Davis v. JK Johnson Mechanical Contractors Inc et al
MEMORANDUM OPINION AND ORDER: 13 , MOTION to Dismiss or, in the Alternative, Motion for Summary Judgment, is GRANTED in part and DENIED in part, as further set out in order. Signed by Judge Abdul K Kallon on 03/07/13. (CVA)
2013 Mar-07 PM 12:39
U.S. DISTRICT COURT
N.D. OF ALABAMA
UNITED STATES DISTRICT COURT
FOR THE NORTHERN DISTRICT OF ALABAMA
JK JOHNSON MECHANICAL
CONTRACTORS INC, et al.,
Civil Action Number
MEMORANDUM OPINION AND ORDER
Plaintiff James Davis brings this action against Defendants JK Johnson
Mechanical Contractors, Inc. (“JK Johnson”), GUBMK Construction, Inc.
(“GUBMK”), T. Wayne Wallace, William B. Sansom, Marilyn A. Brown, William
A. Graves, Barbara S. Haskew, Richard Howorth, and Neil McBride1 (collectively
“Defendants”) under the Age Discrimination in Employment Act (“ADEA”), 29
U.S.C. § 633a, and the Rehabilitation Act, 29 U.S.C. § 701, et seq., for alleged age
and disability based discrimination and retaliation. Doc. 1. GUBMK seeks
Sansom, Brown, Graves, Haskew, Howorth, and McBride are Tennessee Valley
Authority (“TVA”) Board Members. See doc. 1. Plaintiff specified that TVA employee T.
Wayne Wallace is sued in his individual capacity, but did not make a similar designation for the
board members. See id. Accordingly, the court presumes that the board members are being sued
in their official capacity and, therefore, that the claim is raised against TVA itself.
dismissal of or, alternatively, summary judgment on, Davis’s claims. Doc. 13.
The motion is fully briefed and ripe for review. Docs. 13, 17, 19. For the reasons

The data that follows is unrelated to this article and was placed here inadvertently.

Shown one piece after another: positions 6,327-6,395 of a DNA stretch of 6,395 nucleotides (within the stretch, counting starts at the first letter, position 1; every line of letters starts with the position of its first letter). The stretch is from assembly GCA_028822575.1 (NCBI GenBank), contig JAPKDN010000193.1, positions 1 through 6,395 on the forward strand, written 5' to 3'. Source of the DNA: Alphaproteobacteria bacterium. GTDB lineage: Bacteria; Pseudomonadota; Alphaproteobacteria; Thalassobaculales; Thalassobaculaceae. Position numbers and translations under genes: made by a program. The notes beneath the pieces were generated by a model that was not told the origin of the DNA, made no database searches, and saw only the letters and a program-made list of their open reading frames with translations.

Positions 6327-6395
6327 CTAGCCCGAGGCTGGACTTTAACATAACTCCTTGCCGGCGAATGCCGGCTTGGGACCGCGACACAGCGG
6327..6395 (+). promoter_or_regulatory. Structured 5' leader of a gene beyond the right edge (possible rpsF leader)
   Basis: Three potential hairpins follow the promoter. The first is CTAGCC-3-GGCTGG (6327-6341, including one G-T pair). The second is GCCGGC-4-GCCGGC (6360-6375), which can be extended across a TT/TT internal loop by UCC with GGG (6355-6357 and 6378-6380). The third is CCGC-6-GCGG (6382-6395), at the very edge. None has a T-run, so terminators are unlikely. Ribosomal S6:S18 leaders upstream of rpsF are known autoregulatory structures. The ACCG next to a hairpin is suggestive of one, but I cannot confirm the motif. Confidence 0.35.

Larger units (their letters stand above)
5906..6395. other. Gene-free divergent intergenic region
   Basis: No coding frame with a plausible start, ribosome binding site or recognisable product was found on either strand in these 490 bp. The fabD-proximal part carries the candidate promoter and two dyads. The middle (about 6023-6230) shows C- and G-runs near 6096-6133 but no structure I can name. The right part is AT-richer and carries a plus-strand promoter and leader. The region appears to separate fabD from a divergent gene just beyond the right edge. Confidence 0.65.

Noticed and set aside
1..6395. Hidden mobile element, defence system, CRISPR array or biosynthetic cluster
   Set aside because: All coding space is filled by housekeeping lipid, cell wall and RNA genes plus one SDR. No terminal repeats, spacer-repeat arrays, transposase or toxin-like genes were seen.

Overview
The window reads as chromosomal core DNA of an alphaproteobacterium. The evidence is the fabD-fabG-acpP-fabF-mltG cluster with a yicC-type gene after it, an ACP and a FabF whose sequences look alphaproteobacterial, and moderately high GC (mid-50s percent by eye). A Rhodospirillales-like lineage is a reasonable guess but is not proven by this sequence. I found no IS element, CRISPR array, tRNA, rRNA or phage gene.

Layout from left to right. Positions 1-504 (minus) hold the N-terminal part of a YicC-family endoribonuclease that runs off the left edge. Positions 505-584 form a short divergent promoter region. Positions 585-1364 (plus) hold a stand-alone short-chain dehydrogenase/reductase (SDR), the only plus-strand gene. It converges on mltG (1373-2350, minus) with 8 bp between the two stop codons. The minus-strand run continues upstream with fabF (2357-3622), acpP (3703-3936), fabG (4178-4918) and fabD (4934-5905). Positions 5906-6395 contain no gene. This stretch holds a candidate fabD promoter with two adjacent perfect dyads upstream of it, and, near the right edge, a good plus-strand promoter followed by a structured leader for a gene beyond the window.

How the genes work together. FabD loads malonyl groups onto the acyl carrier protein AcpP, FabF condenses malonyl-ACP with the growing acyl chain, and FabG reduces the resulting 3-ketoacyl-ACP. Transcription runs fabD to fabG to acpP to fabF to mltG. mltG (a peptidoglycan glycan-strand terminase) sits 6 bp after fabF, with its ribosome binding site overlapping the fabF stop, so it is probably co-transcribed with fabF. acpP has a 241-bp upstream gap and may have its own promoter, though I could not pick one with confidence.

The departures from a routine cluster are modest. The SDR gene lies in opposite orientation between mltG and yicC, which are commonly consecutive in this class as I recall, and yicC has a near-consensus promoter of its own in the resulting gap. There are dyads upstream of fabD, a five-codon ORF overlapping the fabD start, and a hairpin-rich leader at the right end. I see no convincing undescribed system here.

stated more fully below, GUBMK’s motion to dismiss is DENIED with respect to
the Rehabilitation Act and GRANTED in all other respects.
I. STANDARD OF REVIEW
Under Federal Rule of Civil Procedure 8(a)(2), a pleading must contain “a
short and plain statement of the claim showing that the pleader is entitled to
relief.” “[T]he pleading standard Rule 8 announces does not require ‘detailed
factual allegations,’ but it demands more than an unadorned, the-defendantunlawfully-harmed-me accusation.” Ashcroft v. Iqbal, 556 U.S. 662, 678 (2009)
(citing Bell Atl. Corp. v. Twombly, 550 U.S. 544, 555 (2007)). Mere “labels and
conclusions” or “a formulaic recitation of the elements of a cause of action” are
insufficient. Iqbal, 129 S. Ct. at 1949 (citations and internal quotation marks
omitted). “Nor does a complaint suffice if it tenders ‘naked assertion[s]’ devoid of
‘further factual enhancement.’” Id., at 1949 (citing Bell Atl. Corp., 550 U.S. at
Federal Rule of Civil Procedure 12(b)(6) permits dismissal when a
complaint fails to state a claim upon which relief can be granted. “To survive a
motion to dismiss, a complaint must contain sufficient factual matter, accepted as
true, to state a claim to relief that is plausible on its face.” Iqbal, 129 S. Ct. at
1949 (citations and internal quotation marks omitted). A complaint states a
facially plausible claim for relief “when the plaintiff pleads factual content that
allows the court to draw the reasonable inference that the defendant is liable for
the misconduct alleged.” Id. (citation omitted). The complaint must establish
“more than a sheer possibility that a defendant has acted unlawfully.” Id.; see also
Bell Atl. Corp., 550 U.S. at 555 (“Factual allegations must be enough to raise a
right to relief above the speculative level.”). Ultimately, this inquiry is a “contextspecific task that requires the reviewing court to draw on its judicial experience